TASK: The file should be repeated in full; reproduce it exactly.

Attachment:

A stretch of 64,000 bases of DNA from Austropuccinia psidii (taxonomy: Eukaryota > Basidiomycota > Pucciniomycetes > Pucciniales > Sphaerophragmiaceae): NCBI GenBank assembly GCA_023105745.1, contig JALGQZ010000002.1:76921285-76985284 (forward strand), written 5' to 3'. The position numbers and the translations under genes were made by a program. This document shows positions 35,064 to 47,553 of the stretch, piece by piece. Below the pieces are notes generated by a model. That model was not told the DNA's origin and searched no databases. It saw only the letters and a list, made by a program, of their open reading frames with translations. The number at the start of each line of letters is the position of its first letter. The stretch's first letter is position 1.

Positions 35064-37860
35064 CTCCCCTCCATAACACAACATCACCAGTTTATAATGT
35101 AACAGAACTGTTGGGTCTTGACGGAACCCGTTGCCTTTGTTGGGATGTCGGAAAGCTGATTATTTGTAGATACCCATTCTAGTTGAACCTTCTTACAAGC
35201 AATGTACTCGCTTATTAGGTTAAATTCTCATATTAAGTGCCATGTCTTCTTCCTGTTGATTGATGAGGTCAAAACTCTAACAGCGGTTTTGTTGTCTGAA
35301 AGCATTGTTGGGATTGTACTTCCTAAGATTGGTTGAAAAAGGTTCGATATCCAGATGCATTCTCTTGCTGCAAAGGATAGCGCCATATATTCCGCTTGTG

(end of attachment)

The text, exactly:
A stretch of 64,000 bases of DNA from Austropuccinia psidii (taxonomy: Eukaryota > Basidiomycota > Pucciniomycetes > Pucciniales > Sphaerophragmiaceae): NCBI GenBank assembly GCA_023105745.1, contig JALGQZ010000002.1:76921285-76985284 (forward strand), written 5' to 3'. The position numbers and the translations under genes were made by a program. This document shows positions 35,064 to 47,553 of the stretch, piece by piece. Below the pieces are notes generated by a model. That model was not told the DNA's origin and searched no databases. It saw only the letters and a list, made by a program, of their open reading frames with translations. The number at the start of each line of letters is the position of its first letter. The stretch's first letter is position 1.

Positions 35064-37860
35064 CTCCCCTCCATAACACAACATCACCAGTTTATAATGT
35101 AACAGAACTGTTGGGTCTTGACGGAACCCGTTGCCTTTGTTGGGATGTCGGAAAGCTGATTATTTGTAGATACCCATTCTAGTTGAACCTTCTTACAAGC
35201 AATGTACTCGCTTATTAGGTTAAATTCTCATATTAAGTGCCATGTCTTCTTCCTGTTGATTGATGAGGTCAAAACTCTAACAGCGGTTTTGTTGTCTGAA
35301 AGCATTGTTGGGATTGTACTTCCTAAGATTGGTTGAAAAAGGTTCGATATCCAGATGCATTCTCTTGCTGCAAAGGATAGCGCCATATATTCCGCTTGTG